Tuesday, January 31, 2012

A Vote For Gingrich Is A Vote For Obama

Sorry, "purists".  Go ahead, unfollow me on Twitter or my blog.  Whatever.  Actually, some of the vitriol I have received for strongly questioning Gingrich's campaign and/or persona here has been greater than or equal to the commentary left by illiterate angry liberals.  We can disagree, and I do understand what the case is for Gingrich (understanding not being the same as agreeing), but let's be fucking civil here, OK?  Sweet Zombie Jesus, it's not as if this blog has endorsed Mitt Romney, either.  Instead, I'm beginning to embrace disappointment, hopefully not as a precursor to despair, and defeat...

Anyway.  William Galston makes a point over at TNR:

If Obama were running against Gingrich this fall, he’d win—barring outright economic or military catastrophe—because the former speaker will never be able to persuade a majority of the people that he has the right temperament and character to occupy the Oval Office. Pitted against Obama in January 2011, Gingrich was supported by 37 percent of the people, versus 55 percent for Obama. A year later, after introducing himself to a new generation of adults and refreshing the memories of their parents, he enjoys the support of … 37 percent of the people, versus 55 percent for Obama.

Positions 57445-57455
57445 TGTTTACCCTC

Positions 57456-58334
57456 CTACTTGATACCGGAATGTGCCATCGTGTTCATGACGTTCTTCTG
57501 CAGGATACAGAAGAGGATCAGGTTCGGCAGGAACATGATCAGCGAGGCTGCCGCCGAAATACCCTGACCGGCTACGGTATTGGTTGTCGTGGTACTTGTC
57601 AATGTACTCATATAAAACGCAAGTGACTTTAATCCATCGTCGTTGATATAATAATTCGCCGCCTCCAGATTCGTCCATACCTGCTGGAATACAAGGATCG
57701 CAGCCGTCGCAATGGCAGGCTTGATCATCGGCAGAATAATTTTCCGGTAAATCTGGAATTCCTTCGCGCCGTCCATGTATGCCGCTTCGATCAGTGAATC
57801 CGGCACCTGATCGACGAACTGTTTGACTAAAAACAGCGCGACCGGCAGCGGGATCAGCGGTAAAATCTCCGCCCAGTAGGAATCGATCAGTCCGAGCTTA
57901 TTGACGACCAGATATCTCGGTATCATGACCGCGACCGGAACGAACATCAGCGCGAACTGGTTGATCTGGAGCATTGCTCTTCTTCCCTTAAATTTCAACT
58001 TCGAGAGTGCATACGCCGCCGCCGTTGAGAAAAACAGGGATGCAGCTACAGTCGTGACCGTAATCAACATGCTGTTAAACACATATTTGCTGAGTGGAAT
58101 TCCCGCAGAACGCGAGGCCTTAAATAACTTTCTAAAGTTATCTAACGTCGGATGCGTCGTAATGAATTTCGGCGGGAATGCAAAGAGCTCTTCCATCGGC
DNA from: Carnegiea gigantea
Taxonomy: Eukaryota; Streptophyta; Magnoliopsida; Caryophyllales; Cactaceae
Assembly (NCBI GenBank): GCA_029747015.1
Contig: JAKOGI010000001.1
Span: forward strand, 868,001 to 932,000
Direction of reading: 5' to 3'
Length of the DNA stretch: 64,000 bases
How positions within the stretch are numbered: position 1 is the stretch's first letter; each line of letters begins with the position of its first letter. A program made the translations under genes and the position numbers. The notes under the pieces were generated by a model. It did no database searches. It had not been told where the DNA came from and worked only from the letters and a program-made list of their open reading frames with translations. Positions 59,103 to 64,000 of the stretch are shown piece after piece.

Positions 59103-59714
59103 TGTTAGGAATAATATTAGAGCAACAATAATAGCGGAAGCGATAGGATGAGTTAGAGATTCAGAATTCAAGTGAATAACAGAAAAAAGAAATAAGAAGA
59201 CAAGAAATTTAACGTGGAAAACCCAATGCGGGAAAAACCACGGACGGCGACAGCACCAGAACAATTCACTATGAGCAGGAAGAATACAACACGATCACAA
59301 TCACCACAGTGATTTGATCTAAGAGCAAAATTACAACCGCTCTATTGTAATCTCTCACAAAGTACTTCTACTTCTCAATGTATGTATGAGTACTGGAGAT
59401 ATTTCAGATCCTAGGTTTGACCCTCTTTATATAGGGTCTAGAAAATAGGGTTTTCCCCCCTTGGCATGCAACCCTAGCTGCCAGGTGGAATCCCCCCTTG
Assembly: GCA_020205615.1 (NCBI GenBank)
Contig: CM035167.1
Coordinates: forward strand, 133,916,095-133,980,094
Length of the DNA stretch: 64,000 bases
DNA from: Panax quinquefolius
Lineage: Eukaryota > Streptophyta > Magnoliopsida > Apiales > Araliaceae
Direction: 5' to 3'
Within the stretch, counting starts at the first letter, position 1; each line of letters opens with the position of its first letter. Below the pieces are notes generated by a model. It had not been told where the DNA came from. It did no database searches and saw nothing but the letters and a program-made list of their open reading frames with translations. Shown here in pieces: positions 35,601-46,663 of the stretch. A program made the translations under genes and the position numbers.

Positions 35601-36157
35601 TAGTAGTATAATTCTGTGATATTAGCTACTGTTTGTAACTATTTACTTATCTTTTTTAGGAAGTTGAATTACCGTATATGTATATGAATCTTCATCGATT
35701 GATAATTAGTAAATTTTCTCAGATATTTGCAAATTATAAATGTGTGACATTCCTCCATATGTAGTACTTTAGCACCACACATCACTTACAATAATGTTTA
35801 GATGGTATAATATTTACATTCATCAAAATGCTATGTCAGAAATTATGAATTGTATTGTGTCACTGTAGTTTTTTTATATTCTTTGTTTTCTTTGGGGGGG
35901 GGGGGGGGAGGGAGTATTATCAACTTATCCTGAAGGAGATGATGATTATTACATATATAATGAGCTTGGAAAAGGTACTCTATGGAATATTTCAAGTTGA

Barack and Michelle - or Mr. &  Mrs Crankypants, as Michelle Malkin so delightfully dubs them - are equally temperamentally unfit to reside at 1600 Pennsylvania Avenue. But while the media covers for or defends the president's lack of civility, they will eviscerate Gingrich and his pugnacious tenacity on a daily basis, getting under his skin, which is not much thicker than Barack's. Gingrich will erupt, and the election will be over before the convention breaks, leaving the country in the hands of the looters for four more years.

And while I'm in a bad mood, somebody tell Mitt Romney - who's going around talking up an Obama "economic recovery" - that even the Dems are smarter than that:

Most important, the economic horizon for 2012 has darkened....Consumer spending outpaced growth in disposable income, meaning that households spent more only by saving less. This can’t continue indefinitely: Over the past year, real actual tax incomes actually fell by 0.1 percent. Meanwhile, business investment grew at the slowest pace in two years. And as the Fed recently noted, the modest growth predicted for 2012 would not be enough to reduce unemployment significantly from current levels.

Maybe this is something we ought to be talking about instead?

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